garlic! it is often referred to as an herb, but I don’t believe it really fits the criteria of herb or spice … nonetheless the aroma of garlic just gets those gastric juices flowing … we could smell the delicious meal awaiting us before even stepping into my mother-in-laws Italian kitchen … I have a tendency to use garlic whenever I can

    Reply
  18. PauletteMitchellLein@comcast.net Post author

    Let’s hear it for the Cookbooks. Not a one strikes your fancy? Not one causes you to itch for a trip to the bookstore to touch them, look at the glossy photos, enjoy the art of the layout? We need to hear from you. Happy Reading. Whatever your genre.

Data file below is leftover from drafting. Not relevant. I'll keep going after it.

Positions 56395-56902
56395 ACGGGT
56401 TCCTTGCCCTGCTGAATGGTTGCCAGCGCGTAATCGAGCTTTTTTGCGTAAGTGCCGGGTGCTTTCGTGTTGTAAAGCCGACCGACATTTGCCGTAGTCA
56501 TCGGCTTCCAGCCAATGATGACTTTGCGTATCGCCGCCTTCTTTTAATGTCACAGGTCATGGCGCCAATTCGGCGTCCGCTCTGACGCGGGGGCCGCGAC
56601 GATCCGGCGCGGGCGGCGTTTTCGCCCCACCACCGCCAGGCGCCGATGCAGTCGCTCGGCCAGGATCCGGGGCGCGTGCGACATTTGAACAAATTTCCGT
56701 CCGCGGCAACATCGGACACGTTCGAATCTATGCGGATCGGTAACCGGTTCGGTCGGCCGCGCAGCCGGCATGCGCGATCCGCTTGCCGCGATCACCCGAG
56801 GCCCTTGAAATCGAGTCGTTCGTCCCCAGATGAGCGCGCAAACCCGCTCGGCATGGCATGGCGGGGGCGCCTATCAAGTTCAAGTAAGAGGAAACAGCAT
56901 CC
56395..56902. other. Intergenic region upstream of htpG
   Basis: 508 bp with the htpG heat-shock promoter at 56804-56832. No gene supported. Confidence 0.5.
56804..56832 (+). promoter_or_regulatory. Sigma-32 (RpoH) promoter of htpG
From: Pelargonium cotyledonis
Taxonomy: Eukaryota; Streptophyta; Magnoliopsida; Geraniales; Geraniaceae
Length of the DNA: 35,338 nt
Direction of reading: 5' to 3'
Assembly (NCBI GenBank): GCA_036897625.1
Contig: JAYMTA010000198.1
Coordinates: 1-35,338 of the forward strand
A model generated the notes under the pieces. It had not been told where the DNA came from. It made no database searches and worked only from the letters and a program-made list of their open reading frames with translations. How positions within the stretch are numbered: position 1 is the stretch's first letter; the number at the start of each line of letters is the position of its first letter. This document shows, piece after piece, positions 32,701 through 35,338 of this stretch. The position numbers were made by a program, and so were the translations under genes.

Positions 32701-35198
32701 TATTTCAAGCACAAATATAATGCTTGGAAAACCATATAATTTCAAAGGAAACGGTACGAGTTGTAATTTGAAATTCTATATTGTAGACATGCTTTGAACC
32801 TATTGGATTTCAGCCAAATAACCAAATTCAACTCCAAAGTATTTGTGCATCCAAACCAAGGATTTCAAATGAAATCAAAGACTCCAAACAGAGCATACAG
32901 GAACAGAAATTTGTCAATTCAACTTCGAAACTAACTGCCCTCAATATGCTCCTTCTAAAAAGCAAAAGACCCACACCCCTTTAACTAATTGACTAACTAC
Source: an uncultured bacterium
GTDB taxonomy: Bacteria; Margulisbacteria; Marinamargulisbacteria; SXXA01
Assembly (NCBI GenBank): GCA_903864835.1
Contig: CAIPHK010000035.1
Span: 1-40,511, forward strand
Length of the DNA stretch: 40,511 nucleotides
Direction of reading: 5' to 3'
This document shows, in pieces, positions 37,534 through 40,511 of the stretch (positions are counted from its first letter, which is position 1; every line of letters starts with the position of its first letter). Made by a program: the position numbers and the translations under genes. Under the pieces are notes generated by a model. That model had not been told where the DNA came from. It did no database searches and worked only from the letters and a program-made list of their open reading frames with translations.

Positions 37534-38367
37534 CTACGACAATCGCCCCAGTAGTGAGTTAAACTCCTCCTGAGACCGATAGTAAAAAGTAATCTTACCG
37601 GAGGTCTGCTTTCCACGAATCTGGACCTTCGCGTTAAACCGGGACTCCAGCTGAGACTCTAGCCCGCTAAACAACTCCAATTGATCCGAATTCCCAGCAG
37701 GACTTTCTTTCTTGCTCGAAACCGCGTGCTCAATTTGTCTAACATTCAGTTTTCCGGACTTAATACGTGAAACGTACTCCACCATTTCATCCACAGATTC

Reply
    1. Vee Barnes

      I cannot tell a lie. While your cookbooks line your shelves waiting to be opened for inspiration, my plastic envelop of menus is my muse. Royal Oak and surrounding towns have tons of restaurants which offer carry-out. Within a few minutes we can scan the menus and then pick food from any country; food we’ve been yearning for; food to sooth the soul, and/or add fire to our palates. After almost 50 years of cooking for my family, extended family, parents, in-laws, friends and picky grandchildren ….. picking from a carry-out menu, once in awhile, has great appeal. Especially with so many great choices so near-by. But Gary and I love to eat a great home-cooked meal at anyone else’s home!

      Reply
  19. Jan Johnson

    I love the wardrobe!
    Thanks for all the book suggestions. I enjoy historical novels.
    You write so well. Keep up the good work.

    Reply